I was more than a little surprised to read that one-word reaction to a Facebook post Sunday night, in which I described taking part in an annual interfaith Thanksgiving service in my neighborhood. The event, held at a reform temple near my home in Queens, brought together nearly a dozen Catholic, Protestant and Jewish clergy — an imam was to attend, but got delayed and couldn’t make it — along with a few hundred congregants from the different churches.
The commenter who weighed in with “Yuck!” explained that he’s not a fan of interfaith gatherings. So I thought I’d explain just what we did.
We began by singing that Thanksgiving classic, “We Gather Together”:
We gather together to ask the Lord’s blessing / in grateful devotion our tribute we bring / we lay it before you / we kneel and adore you / we bless your holy name / glad praises we sing.
That was followed by more singing, and readings from scripture.
I read a passage from the Gospel According to St. Matthew, which includes these words:
Look at the birds of the air: they neither sow, nor reap, nor gather into barns, and yet your heavenly Father feeds them. Are you not of more value than they?
A rabbi, filling in for the imam, read this section from the Quran:
In the name of Allah, the Beneficent, the Merciful, Praise be to God, Lord of all that is created. The Beneficent, the Merciful, Master of the Day of Requital. It is you that we worship and it is you that we seek support from. Guide us to and on the path of integrity. The path that you bestow your favors upon. Not the path that has earned your wrath. Nor the path of those whom are astray. Verily, my prayers and all my actions, my living and my dying, are for you, O Lord, of all that is created.
The Presbyterian minister offered a short but stirring homily on the “path to gratitude.”
One of the choirs launched into a rousing rendition of “Soon and Very Soon.” Two of the reform temple’s choirs — one of adults, one of children— offered “Ki Eilecha” and “Roll Into Dark.” We took up a free will offering for the International Rescue Committee (www.rescue.org.), raising about $1,600. (Last year’s collection, for Doctors Without Borders, raised a similar amount.) A minister read John F. Kennedy’s Thanksgiving Proclamation from 1962.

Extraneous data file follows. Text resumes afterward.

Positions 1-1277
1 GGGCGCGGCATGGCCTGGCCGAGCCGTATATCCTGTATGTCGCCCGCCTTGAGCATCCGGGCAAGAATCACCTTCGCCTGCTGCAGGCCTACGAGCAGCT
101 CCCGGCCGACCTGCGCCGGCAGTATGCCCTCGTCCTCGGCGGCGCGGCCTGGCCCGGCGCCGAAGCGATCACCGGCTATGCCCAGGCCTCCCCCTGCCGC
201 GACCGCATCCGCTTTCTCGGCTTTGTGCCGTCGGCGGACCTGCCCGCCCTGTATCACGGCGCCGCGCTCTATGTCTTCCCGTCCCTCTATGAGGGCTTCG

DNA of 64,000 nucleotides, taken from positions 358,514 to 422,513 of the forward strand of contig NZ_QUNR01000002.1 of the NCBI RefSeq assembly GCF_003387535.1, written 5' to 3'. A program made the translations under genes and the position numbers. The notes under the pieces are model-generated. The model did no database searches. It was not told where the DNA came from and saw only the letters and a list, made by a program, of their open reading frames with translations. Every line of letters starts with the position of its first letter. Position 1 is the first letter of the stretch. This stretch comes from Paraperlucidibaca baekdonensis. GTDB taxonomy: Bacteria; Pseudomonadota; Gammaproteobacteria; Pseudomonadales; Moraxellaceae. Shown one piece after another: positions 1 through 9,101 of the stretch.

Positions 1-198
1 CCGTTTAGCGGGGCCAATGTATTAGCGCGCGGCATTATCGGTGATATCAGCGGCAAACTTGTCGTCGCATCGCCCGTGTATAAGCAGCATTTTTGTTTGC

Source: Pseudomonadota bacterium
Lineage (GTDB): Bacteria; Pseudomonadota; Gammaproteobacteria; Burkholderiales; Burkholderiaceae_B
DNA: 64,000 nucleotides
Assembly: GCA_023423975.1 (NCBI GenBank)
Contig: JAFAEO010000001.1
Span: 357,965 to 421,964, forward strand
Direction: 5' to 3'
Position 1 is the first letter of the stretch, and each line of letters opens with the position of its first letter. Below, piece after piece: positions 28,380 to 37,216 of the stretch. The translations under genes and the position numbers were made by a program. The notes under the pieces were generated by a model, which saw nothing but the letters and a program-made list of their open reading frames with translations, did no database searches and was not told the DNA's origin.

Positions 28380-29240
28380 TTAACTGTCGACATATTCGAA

Then, as a final prayer, all the clergy offered the Aaronic Blessing (Numbers 6: 24-26).We concluded by singing two verses of “America the Beautiful” — and that was followed by a little hospitality with a lot of food.
It was a wonderful evening.
There was no agenda to this event, other than to build a sense of community, fellowship and neighborliness. New York City is a big, bustling, crowded place, with many faiths and nationalities squeezed into tight quarters, and this annual gathering serves to remind us how vital and valuable it is for us to get along and (to coin a phrase) build bridges.
Nostra Aetate declares:
We cannot truly call on God, the Father of all, if we refuse to treat in a brotherly way any man, created as he is in the image of God. Man’s relation to God the Father and his relation to men his brothers are so linked together that Scripture says: “He who does not love does not know God” (1 John 4:8).
No foundation therefore remains for any theory or practice that leads to discrimination between man and man or people and people, so far as their human dignity and the rights flowing from it are concerned.
The Church reproves, as foreign to the mind of Christ, any discrimination against men or harassment of them because of their race, color, condition of life, or religion. On the contrary, following in the footsteps of the holy Apostles Peter and Paul, this sacred synod ardently implores the Christian faithful to “maintain good fellowship among the nations” (1 Peter 2:12), and, if possible, to live for their part in peace with all men,(14) so that they may truly be sons of the Father who is in heaven.(15)
Also, there is this: during this brutal and divided moment in our history, an event like this one affirms once again that those things which unite us are far more powerful than the ones that divide us. In a time of persecution, anxiety, hardship and grief, when so many of us are facing violence and discrimination, we stand together in our shared hope and faith in one God. We hold that belief is stronger than unbelief; that mercy trumps hate; and that dialogue and community-building will help us to leave behind a better world for our children. Indeed, the voices of children were heard often during this service, singing songs of tenderness and joy. They need to see us doing this, teaching them by example what it means to love one’s neighbor.
And I think we all need to realize that community — a sense of belonging, contributing, building — is just one more thing to be thankful for this holiday. We are blessed.